Chiropractors treat a variety of musculoskeletal conditions, especially those affecting the spine. Complete documentation, supported by efficient chiropractic billing services, can help providers communicate diagnosis, treatment, and results on claims for proper reimbursement.
Musculoskeletal Conditions that Chiropractors Treat
Chiropractic therapy, which involves manipulating the spine or other parts of the body, can help reduce pain and discomfort associated with a variety of musculoskeletal conditions. The conditions that chiropractors treat include but are not limited to:
- Carpal tunnel syndrome
- plantar fasciitis
- Sprains and strains
- Ligament injuries
- Frozen joints
- Muscle, joint, or ligament tears and pulls
- Herniated discs
- Ruptured discs or tendons
Tips for Billing Chiropractic Therapy
Reporting diagnosis and treatment of musculoskeletal conditions on claims can be complex as there are many codes and considerations involved.
- ICD-10 coding: Follow ICD-10 coding guidelines. A basic rule of diagnosis coding is to code findings to the highest degree of specificity. If a complicating factor exists, this should also be coded and placed at the end of the diagnosis list. Understand the guidelines for ICD-10 coding of musculoskeletal conditions. Report diagnosis using the appropriate codes in the ICD-10 code range M00-M99 – Diseases of the musculoskeletal system and connective tissue (Chapter 13). It’s also necessary to know the guidelines related to codes in Chapter 19 – Injury, poisoning and certain other consequences of external causes.
Site and laterality
- Most of the codes in Chapter 13 have site and laterality designations to represent the bone, joint, or muscle involved.
- When the condition involves more than one site, such as for osteoarthritis, use the appropriate “multiple sites” code. If a “multiple sites” code is not available, multiple codes should be reported to indicate all of the different sites involved.
Bone vs. joint
In some conditions, such as osteoporosis, M80, M81, the bone is affected at the lower end. Though the part of the bone affected is located at the joint, the site of the condition is the bone, not the joint.
Acute traumatic vs. chronic or recurrent musculoskeletal conditions
- Many musculoskeletal conditions are the result of previous injury or trauma or recurrent conditions. Chronic or recurrent injuries are generally reported using Chapter 13 codes. Bone, joint, or muscle conditions resulting from healed injuries as well as most recurrent bone, joint, or muscle conditions are found in Chapter 13.
- Current, acute injuries should be reported using the appropriate injury code from Chapter 19.
- In addition to the musculoskeletal condition code, certain codes in Chapter 13 may need external cause codes to help identify the underlying cause for the condition.
Reporting Pathologic Fractures: A pathological or fragility fracture is defined as “a fracture sustained due to trauma no more severe than a fall from standing height, with the break occurring under circumstances that would not cause a fracture in a normal, healthy bone”.
- A seventh character is required for coding of pathologic fractures.(A, Initial encounter; D, Subsequent encounter; S, Sequela). The other 7th characters, listed under each subcategory in the Tabular List, should be reported for subsequent encounters for treatment of problems associated with the healing, such as malunions, nonunions, and sequelae.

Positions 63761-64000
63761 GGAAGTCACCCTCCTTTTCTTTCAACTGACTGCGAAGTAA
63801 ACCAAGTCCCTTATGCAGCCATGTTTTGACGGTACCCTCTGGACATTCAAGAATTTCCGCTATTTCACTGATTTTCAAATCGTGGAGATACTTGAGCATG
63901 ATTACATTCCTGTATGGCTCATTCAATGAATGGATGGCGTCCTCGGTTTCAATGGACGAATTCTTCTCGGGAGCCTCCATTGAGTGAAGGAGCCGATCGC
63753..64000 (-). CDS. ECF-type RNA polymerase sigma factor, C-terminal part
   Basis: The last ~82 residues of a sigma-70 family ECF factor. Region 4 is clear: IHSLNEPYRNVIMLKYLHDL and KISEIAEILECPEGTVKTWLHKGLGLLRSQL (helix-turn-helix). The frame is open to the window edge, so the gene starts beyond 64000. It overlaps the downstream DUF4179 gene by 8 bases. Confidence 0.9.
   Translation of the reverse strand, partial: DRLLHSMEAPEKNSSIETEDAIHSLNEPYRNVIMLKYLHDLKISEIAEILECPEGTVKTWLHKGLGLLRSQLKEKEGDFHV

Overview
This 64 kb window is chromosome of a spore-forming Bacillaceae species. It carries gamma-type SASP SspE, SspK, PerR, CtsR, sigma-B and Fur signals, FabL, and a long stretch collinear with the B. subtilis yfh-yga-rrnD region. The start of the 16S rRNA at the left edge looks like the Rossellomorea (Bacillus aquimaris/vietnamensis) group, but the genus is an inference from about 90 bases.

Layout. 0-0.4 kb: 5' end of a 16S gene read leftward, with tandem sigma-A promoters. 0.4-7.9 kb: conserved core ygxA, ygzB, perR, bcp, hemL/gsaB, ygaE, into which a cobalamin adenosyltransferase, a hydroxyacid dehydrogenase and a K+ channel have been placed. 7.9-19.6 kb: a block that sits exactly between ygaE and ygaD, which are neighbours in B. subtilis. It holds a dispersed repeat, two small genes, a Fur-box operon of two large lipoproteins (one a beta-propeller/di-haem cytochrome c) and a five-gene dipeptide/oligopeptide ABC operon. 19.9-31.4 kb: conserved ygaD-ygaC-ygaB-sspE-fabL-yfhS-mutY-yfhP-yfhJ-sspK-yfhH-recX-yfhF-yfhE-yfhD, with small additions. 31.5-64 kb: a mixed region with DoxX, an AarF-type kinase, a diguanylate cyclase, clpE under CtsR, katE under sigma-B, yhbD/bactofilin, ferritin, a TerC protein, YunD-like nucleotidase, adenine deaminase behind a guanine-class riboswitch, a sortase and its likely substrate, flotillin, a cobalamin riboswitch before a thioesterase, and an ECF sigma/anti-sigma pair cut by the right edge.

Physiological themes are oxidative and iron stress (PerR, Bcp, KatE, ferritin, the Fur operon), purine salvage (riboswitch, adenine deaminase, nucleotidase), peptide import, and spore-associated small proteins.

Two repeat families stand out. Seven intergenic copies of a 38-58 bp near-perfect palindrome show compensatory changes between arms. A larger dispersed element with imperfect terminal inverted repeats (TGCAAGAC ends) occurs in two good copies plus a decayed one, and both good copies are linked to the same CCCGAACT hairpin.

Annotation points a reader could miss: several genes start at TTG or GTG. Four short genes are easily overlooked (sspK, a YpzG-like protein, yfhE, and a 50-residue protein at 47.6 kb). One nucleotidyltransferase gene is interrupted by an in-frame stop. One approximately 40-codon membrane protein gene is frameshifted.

- Care for complications related to fracture repair surgery during the healing or recovery phase should be reported using the appropriate complication codes.
- Billing CPT Codes: Know how to report the CPT codes for chiropractic manipulative treatment (CMT). Chiropractors use four CPT codes for CMT based on the spinal regions treated:
CPT Code 98940 Chiropractic manipulative treatment (CMT); Spinal, 1-2 regions
CPT Code 98941… Spinal, 3-4 regions
CPT Code 98942… Spinal, 5 regions
CPT Code 98943… Extraspinal, 1 or more regions
Code 98943 is not covered by Medicare.
When billing CMT, make sure to include the following in the claim:
- The primary diagnosis of subluxation
- The initial visit or the date of exacerbation of the existing condition
- The appropriate CPT code that best describes the service
Make sure the documentation references the proper number of spinal regions per code.
Use the appropriate modifier: In addition to the CMT codes, chiropractors use a wide range of codes to report treatments and appointment types. If the CPT code requires a modifier and it is not included on the claim, the insurance company will deny the claim. The commonly used modifier codes for chiropractors are:
- 25: “significant, separately identifiable evaluation and management [E/M] service by the same physician on the same day of the procedure or other service”
- 59: “a procedure or service was distinct or independent from other non-E/M services performed on the same day”
- Musculoskeletal Evaluation and Management Coding: When documenting a patient encounter, providers can choose medical decision-making (MDM) or time as the primary element. The level of E/M service coded must be supported by the complexity of the problem, the care provided, and the documentation of the encounter.
To bill chiropractic services correctly, it’s important to stay up to date with the latest codes and guidelines and monitor Centers for Medicare & Medicaid Services (CMS) changes. In the rapidly evolving scenario, this can be challenging. Outsourced medical billing and coding services can help.
Chiropractic medical billing companies have experienced coders and billing specialists who are up to date with the latest codes, billing guidelines, and payer reimbursement policies. They will query the provider if it is difficult to determine the best code to report a condition. Partnering with an expert can help practices avoid audits, ensure accurate claim submission, and increase revenue.